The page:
Brito, 50, and his father Herman, who passed away in 2005, had originally owned racehorses.

Brito owns a construction company that builds restaurants and Reed has worked as his right-hand man since 1996, while Thomas, who was a longtime friend of Brito’s father, owns another construction company.

In recent years, Brito scaled back his construction business.

The trio have been friends for 20 years.

On New Year’s Day 2006, the home of longtime stock contractor Johnny Locke was completely destroyed by a devastating fire.

Brito said he didn’t know Locke personally other than their kids had grown up going to school with one another, but, as is the case in a small community like Nocona, Brito offered to donate a weeks-worth of labor and have one of his construction crews help rebuild Locke’s home.

By the time they left the job site they had completely rebuilt the house.

In that short period of time, Brito and Locke had become fast friends.

“He’s ambassador for the bucking bull business,” Brito said, of Locke. “Me and my wife (Tamatha) used to joke that if you talk to Johnny Locke long enough you’re going to wind up in the bucking bull business.”

And sure enough Brito wound up in the bucking bull business.

That June, a bull named Outta The Blue won the first ABBI American Heritage Futurity and, in October, the Locke family invited the Brito’s to Las Vegas. Locke no longer owned the bull, but he had raised him and was proud of the bull’s success.

Brito and his son Austin, who was among the first ABBI Junior Futurity contractors, owned a few bulls. Brito has an older son, Daniel, who was too old for the program, but the elder Brito became an ABBI member in 2007.

Reed was the first to partner with him.

Thomas, who had briefly partnered with Brito on a racehorse following Herman’s passing, joined his two friends and TBR Bucking Bulls was officially in the bucking bull business.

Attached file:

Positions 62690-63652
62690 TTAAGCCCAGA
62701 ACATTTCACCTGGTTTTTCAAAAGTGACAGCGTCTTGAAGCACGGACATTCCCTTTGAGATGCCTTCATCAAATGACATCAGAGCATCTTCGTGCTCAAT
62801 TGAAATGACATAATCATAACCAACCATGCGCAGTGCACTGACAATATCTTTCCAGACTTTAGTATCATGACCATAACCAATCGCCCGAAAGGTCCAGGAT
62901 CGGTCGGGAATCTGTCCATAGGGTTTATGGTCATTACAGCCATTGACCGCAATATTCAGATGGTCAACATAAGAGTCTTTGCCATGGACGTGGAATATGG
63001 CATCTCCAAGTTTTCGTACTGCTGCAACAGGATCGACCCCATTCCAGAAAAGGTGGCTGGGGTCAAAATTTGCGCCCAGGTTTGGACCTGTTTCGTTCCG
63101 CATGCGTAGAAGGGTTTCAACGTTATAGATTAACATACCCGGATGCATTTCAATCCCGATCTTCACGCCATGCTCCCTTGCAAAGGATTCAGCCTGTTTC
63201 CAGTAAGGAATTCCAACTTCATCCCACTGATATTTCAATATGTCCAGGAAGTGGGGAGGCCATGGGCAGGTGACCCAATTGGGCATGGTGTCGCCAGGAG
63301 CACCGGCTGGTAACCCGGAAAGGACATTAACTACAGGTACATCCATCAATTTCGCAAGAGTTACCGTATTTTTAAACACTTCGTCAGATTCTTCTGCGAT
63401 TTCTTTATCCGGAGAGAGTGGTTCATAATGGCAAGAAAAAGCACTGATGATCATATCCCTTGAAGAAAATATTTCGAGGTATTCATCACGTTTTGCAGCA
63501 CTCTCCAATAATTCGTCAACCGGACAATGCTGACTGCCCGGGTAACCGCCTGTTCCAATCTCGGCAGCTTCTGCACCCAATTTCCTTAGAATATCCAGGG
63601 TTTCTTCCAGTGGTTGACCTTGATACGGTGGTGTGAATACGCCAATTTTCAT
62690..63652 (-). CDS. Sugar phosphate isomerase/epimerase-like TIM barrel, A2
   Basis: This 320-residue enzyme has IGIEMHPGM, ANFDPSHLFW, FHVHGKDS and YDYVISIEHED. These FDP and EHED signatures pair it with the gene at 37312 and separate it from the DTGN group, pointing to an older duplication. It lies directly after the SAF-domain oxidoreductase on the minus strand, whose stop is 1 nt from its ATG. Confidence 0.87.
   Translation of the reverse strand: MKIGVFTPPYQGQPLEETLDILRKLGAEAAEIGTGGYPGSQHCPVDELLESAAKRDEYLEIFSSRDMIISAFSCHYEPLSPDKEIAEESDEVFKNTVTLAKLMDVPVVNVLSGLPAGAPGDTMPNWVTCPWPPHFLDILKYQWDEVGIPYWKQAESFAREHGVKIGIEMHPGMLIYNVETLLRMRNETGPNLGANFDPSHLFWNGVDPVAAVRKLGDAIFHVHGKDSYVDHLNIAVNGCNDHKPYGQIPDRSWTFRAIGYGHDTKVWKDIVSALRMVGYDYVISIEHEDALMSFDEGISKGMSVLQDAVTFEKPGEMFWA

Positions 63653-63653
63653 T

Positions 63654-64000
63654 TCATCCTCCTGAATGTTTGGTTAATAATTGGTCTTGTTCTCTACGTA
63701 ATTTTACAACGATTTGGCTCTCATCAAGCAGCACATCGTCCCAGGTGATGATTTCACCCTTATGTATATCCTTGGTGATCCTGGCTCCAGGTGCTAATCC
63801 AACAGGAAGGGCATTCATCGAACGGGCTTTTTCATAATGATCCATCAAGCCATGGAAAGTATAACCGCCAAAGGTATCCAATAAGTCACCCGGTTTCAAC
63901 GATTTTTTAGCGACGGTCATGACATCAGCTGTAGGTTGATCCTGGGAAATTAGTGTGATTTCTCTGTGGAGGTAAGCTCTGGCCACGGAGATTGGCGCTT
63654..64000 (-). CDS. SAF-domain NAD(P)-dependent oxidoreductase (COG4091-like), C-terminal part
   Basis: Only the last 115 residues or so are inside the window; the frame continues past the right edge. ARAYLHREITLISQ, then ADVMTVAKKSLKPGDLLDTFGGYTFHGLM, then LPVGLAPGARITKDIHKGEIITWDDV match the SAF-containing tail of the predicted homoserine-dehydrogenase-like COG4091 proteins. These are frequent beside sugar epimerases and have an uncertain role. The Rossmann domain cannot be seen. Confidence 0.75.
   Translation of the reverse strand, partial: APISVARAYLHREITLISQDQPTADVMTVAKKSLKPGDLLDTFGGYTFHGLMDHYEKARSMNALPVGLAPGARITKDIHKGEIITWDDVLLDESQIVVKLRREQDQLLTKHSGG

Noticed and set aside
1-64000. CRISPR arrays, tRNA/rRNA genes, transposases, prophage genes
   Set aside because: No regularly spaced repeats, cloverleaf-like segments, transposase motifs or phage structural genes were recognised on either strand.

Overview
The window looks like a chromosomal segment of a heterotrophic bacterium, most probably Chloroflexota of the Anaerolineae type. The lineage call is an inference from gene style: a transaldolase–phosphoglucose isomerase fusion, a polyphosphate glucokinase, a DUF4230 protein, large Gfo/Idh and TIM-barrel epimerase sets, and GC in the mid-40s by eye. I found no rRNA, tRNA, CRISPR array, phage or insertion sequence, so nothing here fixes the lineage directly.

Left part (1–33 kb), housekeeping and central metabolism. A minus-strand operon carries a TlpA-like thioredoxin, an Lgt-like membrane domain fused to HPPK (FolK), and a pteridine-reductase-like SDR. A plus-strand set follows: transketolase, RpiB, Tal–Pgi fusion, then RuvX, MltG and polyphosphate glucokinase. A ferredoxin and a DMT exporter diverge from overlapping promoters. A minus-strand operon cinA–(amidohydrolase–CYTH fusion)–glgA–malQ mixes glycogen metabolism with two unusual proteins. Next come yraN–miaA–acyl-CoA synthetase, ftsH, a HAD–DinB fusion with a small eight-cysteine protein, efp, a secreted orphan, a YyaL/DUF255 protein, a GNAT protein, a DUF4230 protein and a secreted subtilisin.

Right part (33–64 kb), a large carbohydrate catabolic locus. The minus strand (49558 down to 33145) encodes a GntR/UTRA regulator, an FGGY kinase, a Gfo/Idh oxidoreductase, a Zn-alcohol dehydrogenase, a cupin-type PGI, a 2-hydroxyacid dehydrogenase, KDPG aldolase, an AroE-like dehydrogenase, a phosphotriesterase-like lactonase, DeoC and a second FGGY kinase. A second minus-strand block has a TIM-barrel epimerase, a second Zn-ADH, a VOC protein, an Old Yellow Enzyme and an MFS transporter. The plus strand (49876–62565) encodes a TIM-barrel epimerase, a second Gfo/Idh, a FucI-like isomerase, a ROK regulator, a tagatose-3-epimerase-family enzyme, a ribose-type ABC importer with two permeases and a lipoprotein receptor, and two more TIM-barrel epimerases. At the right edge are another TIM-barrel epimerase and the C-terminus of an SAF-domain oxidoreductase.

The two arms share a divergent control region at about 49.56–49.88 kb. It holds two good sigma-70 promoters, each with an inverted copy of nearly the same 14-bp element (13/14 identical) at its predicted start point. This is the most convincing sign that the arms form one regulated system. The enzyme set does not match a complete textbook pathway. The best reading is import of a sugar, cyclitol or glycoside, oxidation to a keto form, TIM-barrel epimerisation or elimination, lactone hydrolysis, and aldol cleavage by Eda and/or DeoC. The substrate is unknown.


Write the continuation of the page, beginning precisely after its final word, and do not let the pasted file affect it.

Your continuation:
“I knew they would enjoy it,” Brito said, “so I recruited them.”

“We knew how to do it,” said Brito, who decided to sell the farm and go all in in 2016. “We just never could afford to, so I told (Austin) we were going to give it a go. If it didn’t work out we’d restore cars or something else for a hobby.”

Brito added, “Through the years we hadn’t really had a lot of success.” The $10,000 he paid for Buffalo Scott is the most they’ve ever paid for a bull.

TBR Bucking Bulls currently has seven bulls—four yearlings and three 2-year-olds.

Lingard believes Buffalo Scott hasn’t reached his full potential yet. Even the announcers at the American Heritage said it looked Buffalo Scott had “muscles in his ears.”

“You can just see the passion,” said Brito, of his prized bull. “It’s undeniable. We had a dinner with everybody and Rodney told us we haven’t seen his fullest potential yet. He’s still earning it, but you can tell.”

Brito added, “He was a little out of shape, to be honest with you, at the Heritage.”

Beyond this year, it’s hard to say what the long term plan is for TBR Bucking Bulls.

They prefer competing in Futurity, Derby and, perhaps, Classic competitions- but they have no interest in hauling mature bulls to PBR events and they only way they’ll wind up at Built Ford Tough Series event is if they’re hauling Buffalo Scott as a Classic bull.

“He’s special and it would take an extra special situation for him to be gone,” said Brito, who talked about keeping the bull and breeding him, but “that would be new to me.” To be fair, they’re undecided as to what the future may hold for their superstar.

However, the kindness of one family to another and the karma that paid off a decade later, has made three simple guys, who never wanted anything more than to enjoy themselves, major players in the ABBI bucking bull business.

“It’s just crazy the way small towns work,” Brito said. “Everybody comes together to help everybody and I know when you do good things, good things come back to bless you and that’s why we always try to do the right thing.

“We’ve been very blessed.”